Published On: Thu, Apr 26th, 2018

Russell Westbrook's force of will is still a magical, terrifying thing

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It’s no secret this has been a rough postseason for the Russell Westbrook brand. Or it had been, until the second half of Wednesday night’s Game 5.

Westbrook’s Oklahoma City Thunder were being soundly beaten by a Utah Jazz team with far less star power and on-paper talent, but far more cohesion and purpose. Westbrook, yet to have a good game, was shooting 37 percent from the field and 21 percent from 3-point range, and was being outplayed by both of Utah’s starting guards; rookie Donovan Mitchell and playoff neophyte Ricky Rubio, the latter of whom Westbrook had misguidedly vowed to shut down before the Thunder’s desultory Game 4 loss.

The Thunder’s struggles in the playoffs, and Westbrook’s role therein, has brought a familiar tide of judgment of the mercurial point guard rushing back; the gist of it being that it increasingly seems any team containing Westbrook is destined to be swallowed by his unyielding style of play, for better or worse. For most of the series against the Jazz, it has been decidedly for the worse. Against a defense uniquely equipped to take away what they do best and lay their flaws bare, the Thunder’s offense has settled into the most extreme version of its stagnant, predictable, Westbrook-led, isolation-oriented, pull-up-jumper-heavy attack. They had 10 assists as a team in Game 4. Ten.

Game 5 was well on its way to being the conclusion this Thunder team deserved. They were once again being picked apart by a team providing a staggering contrast to OKC in both form and function; a perfect counterpoint to everything the Thunder do and don’t do. The Jazz were up 71-46 about four minutes into the third quarter; the Thunder were 20 minutes from enduring a soul-searching offseason, and had a foot and four toes out the door.

And then Westbrook happened. It started with that most unlikely and volatile of Westbrook plays: an off-the-bounce triple. And then another one. And then a pull-up mid-ranger. And then a bulldozing layup in transition. And then, all of a sudden, the Thunder had life. They started defending like maniacs and pushing the tempo off misses; Paul George re-engaged and started attacking the basket with Westbrookian fury; the crowd at Chesapeake Energy Arena reached a rolling boil.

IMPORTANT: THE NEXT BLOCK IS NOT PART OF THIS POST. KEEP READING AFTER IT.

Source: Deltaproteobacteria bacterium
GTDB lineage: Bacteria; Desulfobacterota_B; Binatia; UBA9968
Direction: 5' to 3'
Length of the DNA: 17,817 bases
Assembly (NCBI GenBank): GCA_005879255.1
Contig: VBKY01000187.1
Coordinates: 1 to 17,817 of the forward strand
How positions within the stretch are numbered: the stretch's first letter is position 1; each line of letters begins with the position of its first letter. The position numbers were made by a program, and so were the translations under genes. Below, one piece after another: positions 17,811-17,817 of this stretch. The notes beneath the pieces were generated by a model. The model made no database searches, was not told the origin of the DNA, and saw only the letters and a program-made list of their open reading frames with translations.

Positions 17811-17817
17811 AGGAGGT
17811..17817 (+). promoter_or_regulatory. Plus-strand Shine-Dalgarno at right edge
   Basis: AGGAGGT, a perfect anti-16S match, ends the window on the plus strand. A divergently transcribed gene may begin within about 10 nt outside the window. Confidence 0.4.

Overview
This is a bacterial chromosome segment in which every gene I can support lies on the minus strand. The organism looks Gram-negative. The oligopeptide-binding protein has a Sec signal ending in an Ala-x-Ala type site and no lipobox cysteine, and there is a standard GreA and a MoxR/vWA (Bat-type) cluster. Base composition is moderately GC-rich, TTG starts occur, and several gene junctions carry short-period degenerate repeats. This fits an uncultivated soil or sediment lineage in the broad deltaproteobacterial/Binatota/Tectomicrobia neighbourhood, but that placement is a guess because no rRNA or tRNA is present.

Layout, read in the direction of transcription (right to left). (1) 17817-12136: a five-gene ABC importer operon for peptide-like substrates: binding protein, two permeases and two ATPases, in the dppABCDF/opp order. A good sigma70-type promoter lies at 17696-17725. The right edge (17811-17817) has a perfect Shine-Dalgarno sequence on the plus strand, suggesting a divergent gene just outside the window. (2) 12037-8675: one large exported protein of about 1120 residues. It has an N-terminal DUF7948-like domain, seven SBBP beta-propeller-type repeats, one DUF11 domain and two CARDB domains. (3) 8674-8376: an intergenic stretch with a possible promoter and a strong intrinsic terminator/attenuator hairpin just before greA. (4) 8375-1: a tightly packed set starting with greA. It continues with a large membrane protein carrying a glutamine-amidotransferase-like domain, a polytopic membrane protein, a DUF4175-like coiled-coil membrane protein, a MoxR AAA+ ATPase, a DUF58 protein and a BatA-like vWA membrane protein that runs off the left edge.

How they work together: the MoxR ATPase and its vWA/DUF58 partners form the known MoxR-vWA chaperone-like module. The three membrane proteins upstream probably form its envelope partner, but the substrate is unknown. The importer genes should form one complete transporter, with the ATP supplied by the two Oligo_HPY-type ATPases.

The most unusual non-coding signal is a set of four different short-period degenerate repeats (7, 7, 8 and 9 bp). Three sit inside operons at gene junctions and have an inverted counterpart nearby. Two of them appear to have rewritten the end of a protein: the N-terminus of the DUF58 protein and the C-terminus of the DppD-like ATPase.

There’s a look Westbrook gets in his eye when he has his heart and mind set on something, and it’s a beautiful and terrifying sight to behold. The Thunder were done and dusted until Westbrook decided they weren’t, and his teammates followed his lead. He played the entire second half, and never let up for a second.

With Rudy Gobert in foul trouble, Westbrook and George relentlessly attacked the rim. The Thunder defense continued to pressure the ball, while also switching more and trapping less. Westbrook stepped into a couple more threes for good measure. And so, what initially looked like the last kick of a team in its death throes turned into a miraculous revival. Westbrook finished with 33 points, 11 rebounds, and four assists in the second half alone, and the Thunder ended the game on a 61-28 run.

It’s entirely possible that all Westbrook bought them was a stay of execution. Gobert’s absence late in the game was an extenuating circumstance that completely changed the complexion of the game, and can’t be expected to recur. The Thunder have been blown off the court in both games in Utah this series. Westbrook probably isn’t going to shoot 5-of-9 from deep again. And it’s not like they stumbled across some magical formula that solved their issues (though shelving Carmelo Anthony, at least, should be instructive and easily repeatable). They still assisted on just 13 of their 39 field goals, while Westbrook’s usage rate was an insane 46.4 percent, his highest of the playoffs and second-highest in any game this season. The game was far less about process than result, and the outcome won’t make the offseason questions facing Westbrook and the Thunder any less uncomfortable if they ultimately lose this series, as remains the most likely outcome.

Still, this was a stunning, magical return from the brink that was kickstarted and sustained entirely by the fire in Westbrook’s belly; by his maniacal force of will. He has deservedly been scorned for his lousy postseason and the way he’s helped drag the Thunder down because he can’t, or won’t, adapt his playing style to a more team-friendly approach. But there are also few, if any, players who could’ve orchestrated a comeback like this with elimination so close and the chances of survival sitting somewhere around two percent.

No, Westbrook’s game didn’t evolve Wednesday night, and it seems clear at this point it’s not going to. That bull-headed stubbornness can be his team’s damnation, but, as Game 5 showed, also its salvation.

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